Letter | Published:

Induced Positron Radioactivity

Nature volume 134, pages 288289 (25 August 1934) | Download Citation



RADIOACTIVITY induced by proton, diplon, neutron and particle bombardment can be explained on the hypothesis that the nuclear structure of stable isotopes consists of particles, neutrons and diplon. Missing isotopes of mass number less than twice the atomic number contain, on this theory, a free proton in addition to the other nuclear components1. Such nuclei are unstable and radioactive, emitting positrons. They may be produced artificially by bombarding appropriate stable isotopes with protons, diplons or particles but, being short-lived, have not at present been detected. These positron radioactive isotopes will only be found among elements below scandium in the periodic table, and are of the structural type, for example, 7N13 (3 + p), 6C11 (2 + D + p), 15P30 (7 + p + n).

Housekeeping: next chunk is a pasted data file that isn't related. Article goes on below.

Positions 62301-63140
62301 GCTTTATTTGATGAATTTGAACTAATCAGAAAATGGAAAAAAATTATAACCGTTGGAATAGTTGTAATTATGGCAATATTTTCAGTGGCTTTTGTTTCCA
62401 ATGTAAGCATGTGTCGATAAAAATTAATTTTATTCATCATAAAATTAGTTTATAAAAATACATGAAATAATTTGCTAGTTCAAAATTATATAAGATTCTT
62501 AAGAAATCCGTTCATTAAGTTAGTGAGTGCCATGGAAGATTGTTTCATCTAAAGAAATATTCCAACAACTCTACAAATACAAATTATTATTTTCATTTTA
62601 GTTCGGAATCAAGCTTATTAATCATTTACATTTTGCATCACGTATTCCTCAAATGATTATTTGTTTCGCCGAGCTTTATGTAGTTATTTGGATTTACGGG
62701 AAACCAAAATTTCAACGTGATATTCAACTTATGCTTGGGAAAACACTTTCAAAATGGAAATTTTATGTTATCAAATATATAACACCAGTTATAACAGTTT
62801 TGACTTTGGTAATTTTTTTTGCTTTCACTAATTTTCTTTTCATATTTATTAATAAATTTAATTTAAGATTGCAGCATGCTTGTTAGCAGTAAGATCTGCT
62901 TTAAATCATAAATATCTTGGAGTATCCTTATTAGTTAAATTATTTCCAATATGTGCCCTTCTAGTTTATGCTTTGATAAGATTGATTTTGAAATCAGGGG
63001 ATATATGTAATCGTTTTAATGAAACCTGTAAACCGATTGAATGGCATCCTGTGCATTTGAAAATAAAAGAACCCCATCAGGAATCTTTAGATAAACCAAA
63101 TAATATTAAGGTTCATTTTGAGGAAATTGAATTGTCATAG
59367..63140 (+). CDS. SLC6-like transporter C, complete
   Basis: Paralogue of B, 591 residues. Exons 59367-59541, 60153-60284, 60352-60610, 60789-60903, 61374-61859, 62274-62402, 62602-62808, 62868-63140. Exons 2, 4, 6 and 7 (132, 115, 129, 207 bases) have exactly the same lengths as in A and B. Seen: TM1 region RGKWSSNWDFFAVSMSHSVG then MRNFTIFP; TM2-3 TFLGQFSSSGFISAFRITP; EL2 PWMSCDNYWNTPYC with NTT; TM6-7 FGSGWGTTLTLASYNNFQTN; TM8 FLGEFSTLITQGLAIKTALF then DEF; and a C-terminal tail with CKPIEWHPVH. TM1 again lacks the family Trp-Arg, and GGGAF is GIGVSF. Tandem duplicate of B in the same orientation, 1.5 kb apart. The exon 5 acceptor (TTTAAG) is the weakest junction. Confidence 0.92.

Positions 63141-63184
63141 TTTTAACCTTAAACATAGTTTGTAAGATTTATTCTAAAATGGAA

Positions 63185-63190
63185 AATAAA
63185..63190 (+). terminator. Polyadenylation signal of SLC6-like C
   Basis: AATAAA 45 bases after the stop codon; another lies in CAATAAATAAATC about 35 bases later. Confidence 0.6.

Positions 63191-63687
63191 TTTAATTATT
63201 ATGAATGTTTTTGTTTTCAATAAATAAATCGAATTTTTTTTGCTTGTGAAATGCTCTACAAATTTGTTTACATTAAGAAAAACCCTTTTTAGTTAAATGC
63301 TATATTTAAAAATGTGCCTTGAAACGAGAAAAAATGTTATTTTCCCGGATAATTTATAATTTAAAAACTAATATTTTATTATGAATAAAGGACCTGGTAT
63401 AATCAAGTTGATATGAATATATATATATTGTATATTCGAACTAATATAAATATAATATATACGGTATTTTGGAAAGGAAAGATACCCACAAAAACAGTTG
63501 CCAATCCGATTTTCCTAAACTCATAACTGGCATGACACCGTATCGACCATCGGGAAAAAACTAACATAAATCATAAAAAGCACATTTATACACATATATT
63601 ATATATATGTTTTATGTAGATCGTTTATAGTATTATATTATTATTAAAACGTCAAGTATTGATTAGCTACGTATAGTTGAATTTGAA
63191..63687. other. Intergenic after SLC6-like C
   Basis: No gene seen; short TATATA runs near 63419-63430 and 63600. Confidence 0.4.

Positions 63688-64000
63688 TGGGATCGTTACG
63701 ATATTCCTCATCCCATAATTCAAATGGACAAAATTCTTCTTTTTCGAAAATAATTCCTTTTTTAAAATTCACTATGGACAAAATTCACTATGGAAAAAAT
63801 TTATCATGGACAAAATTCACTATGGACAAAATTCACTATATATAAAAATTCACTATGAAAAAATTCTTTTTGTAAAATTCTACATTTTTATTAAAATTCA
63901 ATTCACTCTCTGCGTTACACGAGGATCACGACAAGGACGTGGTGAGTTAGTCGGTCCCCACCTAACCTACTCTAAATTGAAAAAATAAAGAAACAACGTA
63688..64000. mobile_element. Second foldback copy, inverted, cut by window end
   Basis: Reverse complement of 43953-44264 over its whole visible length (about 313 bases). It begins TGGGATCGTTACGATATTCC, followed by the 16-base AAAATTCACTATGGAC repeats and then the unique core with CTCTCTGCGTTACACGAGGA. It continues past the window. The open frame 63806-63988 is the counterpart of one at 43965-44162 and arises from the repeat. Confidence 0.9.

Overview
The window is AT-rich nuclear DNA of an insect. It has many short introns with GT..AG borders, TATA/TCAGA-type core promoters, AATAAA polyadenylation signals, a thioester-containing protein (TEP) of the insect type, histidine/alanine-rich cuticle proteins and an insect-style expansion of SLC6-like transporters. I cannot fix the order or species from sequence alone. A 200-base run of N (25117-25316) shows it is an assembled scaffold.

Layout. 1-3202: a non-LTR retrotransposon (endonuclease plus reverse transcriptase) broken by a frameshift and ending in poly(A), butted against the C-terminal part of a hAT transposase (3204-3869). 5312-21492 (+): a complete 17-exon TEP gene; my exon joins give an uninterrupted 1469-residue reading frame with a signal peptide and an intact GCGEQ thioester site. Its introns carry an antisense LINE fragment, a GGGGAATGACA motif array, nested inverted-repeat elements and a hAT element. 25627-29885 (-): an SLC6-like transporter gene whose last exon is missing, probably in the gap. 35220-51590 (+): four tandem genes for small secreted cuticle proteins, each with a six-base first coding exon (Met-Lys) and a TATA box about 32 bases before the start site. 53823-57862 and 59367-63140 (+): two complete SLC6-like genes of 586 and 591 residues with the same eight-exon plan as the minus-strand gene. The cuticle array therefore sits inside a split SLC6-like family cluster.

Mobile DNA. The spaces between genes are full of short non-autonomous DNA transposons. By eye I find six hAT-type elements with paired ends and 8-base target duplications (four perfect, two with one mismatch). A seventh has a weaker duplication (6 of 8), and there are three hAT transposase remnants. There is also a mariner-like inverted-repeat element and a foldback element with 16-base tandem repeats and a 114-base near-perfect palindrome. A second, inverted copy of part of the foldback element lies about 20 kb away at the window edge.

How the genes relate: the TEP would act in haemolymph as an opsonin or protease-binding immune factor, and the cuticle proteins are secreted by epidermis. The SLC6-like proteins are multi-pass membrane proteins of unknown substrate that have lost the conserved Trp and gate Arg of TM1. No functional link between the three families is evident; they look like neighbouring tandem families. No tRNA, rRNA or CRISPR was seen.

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  1. 1.

    See , Phil. Mag., 18, 156; 1934.

  2. 2.

    Proc. Roy. Soc., A, 144, 692; 1934.

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  1. Washington Singer Laboratories, Exeter. July 24.

    • F. H. NEWMAN
    •  & H. J. WALKE


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